Minimum acreage shall be one-half acre of enclosed pasture. No livestock or large farm animals shall be allowed on lots less than one-half acre in size. Livestock and large farm animals may be kept at a maximum ratio of four animals per enclosed acre of pasture.
Livestock shall be kept within an enclosure adequately built and maintained to prevent escape. Livestock shall be reasonably sheltered. Structures which provide confinement and feeding for such animals shall be located not less than fifty (50) feet away from any adjoining property line and not less than one hundred (100) feet from any residential dwelling unit on adjoining property.
(Ord. 383 § 4, 1988)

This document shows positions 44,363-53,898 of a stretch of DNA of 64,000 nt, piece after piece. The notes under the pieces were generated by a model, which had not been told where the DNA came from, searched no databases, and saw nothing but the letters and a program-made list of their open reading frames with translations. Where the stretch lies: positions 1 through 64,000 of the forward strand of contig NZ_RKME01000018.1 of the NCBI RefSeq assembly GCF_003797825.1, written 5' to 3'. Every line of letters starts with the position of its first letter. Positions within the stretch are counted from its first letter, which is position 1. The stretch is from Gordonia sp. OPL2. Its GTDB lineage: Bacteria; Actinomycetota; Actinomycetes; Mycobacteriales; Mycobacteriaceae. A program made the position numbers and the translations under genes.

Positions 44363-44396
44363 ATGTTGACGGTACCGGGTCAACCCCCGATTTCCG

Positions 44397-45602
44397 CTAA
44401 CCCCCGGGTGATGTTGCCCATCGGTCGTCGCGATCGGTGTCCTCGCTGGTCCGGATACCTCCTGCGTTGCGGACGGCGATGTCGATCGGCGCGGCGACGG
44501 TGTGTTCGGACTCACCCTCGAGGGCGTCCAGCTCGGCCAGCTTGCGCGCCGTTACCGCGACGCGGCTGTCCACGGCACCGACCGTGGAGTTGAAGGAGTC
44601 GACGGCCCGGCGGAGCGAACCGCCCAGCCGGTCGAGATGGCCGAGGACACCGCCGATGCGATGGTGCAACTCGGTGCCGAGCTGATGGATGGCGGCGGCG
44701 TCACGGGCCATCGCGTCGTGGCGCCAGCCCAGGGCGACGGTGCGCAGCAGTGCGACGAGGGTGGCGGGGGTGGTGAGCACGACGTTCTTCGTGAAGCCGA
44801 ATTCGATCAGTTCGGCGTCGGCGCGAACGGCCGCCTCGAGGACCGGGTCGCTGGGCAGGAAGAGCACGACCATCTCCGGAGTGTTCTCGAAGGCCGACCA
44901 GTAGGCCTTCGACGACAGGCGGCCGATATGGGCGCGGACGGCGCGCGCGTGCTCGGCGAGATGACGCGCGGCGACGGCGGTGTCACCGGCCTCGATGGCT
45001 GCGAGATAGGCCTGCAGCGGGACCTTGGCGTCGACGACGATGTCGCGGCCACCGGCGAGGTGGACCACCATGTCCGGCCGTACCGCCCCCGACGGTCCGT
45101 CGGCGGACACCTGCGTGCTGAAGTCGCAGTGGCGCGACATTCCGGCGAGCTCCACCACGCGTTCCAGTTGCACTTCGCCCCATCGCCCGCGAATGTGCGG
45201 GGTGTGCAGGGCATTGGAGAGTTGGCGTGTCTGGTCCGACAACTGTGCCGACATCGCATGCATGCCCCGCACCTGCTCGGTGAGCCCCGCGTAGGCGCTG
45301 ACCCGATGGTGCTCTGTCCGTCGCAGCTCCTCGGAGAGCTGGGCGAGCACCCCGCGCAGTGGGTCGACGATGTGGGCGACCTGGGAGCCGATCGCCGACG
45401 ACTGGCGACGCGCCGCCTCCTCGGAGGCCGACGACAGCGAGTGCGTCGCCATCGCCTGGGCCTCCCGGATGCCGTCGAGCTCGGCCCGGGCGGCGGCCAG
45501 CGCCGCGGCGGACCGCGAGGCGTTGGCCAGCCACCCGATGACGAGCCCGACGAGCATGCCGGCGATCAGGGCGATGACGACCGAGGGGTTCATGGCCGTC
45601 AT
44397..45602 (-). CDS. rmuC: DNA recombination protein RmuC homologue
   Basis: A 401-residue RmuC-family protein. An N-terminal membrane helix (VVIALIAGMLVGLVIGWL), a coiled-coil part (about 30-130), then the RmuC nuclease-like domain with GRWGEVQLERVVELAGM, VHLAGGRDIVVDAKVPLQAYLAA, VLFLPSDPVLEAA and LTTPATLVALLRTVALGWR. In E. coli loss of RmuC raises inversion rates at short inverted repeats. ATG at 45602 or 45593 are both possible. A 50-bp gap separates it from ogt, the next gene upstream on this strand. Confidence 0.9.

(Ord. No. 940, § 6, 6-3-2010)
The keeper of any livestock or farm animals must remove, recycle or compost all animal, solid and food waste, bedding and other debris to eliminate infestation of insects, rodents, or disease and to eliminate odors.
(Ord. 383 § 5, 1988)
(Ord. No. 940, § 7, 6-3-2010)
A hobby kennel shall only be allowed pursuant to the granting of a conditional use permit. When considering a request for a conditional use permit, the hearing examiner shall consider the applicable standards, conditions, and policies established by this chapter, as well as the following:
Statements and testimony of surrounding neighbors relative to the request for the conditional use permit for the keeping of animals;
Review of past history of animal control complaints involving the applicant for the conditional use permit, or the property upon which the conditional use permit is sought;